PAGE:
I think we are still learning the implications of living by grace in the Spirit of God.

Physically Distant But Socially Engaged

We have heard it again and again and again: practice social distancing; stay 6 feet apart.

But the phrase “social distancing” is really a misnomer. What we need to maintain at this time is physical distancing while staying socially engaged.

As I read the second chapter of Philippians this morning a number of passages caught my attention:

“Do nothing from selfish ambition or conceit, but in humility regard others as better than yourselves.” I was raised in a church that fostered humility. I was taught never to be selfishly ambitious. But is it possible to be unselfishly ambitious? I could have used some direction and encouragement with this as a teenager and young adult. And how about the idea of regarding others as better than yourself–is that healthy? To love others as yourself seems like a more wholesome approach. On the other hand, for those of us who have a problem with pride, thinking of others as better than ourselves is a helpful exercise.

“Do all things without murmuring and arguing, so that you may be blameless and innocent, children of God without blemish in the midst of a crooked and perverse generation, in  which you shine like stars in the world.” Throughout the many decades that I have been reading this letter, how did I miss that striking image of us being like shining stars in the world? Complaining and arguing, from Paul’s point of view, is an indication of being motivated by selfishness and conceit. This is not always so. Surely there are times when we must complain for the sake of goodness. But Paul is right that in most cases complaining and arguing are a manifestation of impatience and lower regard for the worth of others and their perspectives. A Christ-centered person is gentle, seeks to understand, and works toward win-win solutions that honor all. When we resolve conflicts in this way, we are indeed a stark contrast to the competitive approaches that dominate much of society; we are stars shining in the world.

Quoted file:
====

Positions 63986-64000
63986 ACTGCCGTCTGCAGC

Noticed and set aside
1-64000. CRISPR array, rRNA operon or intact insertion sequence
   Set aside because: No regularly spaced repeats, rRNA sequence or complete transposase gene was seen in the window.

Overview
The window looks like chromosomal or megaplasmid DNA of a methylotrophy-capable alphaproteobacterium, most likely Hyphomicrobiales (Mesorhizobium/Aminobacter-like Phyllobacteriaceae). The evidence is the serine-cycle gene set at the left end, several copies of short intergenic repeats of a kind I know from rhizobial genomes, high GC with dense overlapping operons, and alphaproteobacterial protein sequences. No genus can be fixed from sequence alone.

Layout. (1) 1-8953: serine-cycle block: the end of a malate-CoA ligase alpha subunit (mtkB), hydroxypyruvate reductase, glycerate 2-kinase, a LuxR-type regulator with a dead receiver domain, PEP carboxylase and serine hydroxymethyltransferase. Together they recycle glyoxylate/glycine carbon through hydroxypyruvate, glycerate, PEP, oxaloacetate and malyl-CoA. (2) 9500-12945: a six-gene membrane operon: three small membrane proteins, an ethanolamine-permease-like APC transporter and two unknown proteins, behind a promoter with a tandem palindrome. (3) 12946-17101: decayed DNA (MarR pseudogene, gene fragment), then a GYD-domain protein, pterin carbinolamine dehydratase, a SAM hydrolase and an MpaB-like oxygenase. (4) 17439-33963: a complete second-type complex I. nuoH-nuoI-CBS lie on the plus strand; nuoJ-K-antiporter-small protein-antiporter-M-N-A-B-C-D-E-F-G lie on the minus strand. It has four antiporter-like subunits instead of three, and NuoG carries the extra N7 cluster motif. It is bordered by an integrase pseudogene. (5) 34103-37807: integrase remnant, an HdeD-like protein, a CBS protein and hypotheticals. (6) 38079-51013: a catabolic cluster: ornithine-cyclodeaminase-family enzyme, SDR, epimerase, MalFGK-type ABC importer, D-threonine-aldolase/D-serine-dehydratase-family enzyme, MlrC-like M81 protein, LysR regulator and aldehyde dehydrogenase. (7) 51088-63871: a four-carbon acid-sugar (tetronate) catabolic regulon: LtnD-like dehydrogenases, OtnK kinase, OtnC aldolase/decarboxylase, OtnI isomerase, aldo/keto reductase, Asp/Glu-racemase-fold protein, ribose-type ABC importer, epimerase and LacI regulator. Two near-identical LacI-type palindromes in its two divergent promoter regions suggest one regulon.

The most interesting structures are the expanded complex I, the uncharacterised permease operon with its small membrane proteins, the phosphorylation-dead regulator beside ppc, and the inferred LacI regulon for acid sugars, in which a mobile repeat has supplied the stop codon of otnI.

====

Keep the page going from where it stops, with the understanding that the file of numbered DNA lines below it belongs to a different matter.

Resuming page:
But I was most drawn to this passage: “I hope in the Lord to send Timothy to you soon, so that I may be cheered by news of you. … Still, I think it necessary to send to you Epaphroditus–by brother and coworker and fellow soldier, your messenger and minister to my need; for he has been longing for all of you, and has been distressed because you heard that he was ill. … Welcome him then in the Lord with all joy, and honor such people, because he came close to death for the work of Christ, risking his life to make up for those services that you could not give me.”

Despite being in prison far away from the church in Philippi, Paul and that congregation are staying in touch with each other through various messengers and helpers. Indeed, Paul is completely dependent on such persons to keep himself alive. In the ancient world, prisoners were not fed by the authorities; rather, one needed friends to bring food to pass through the bars of one’s cell window (this is why Jesus tells his disciples to visit prisoners–their lives depended on it). Despite imposed physical distancing, Paul and the Christians of Philippi are maintaining a lively and crucial social engagement–including this wonderful letter of encouragement!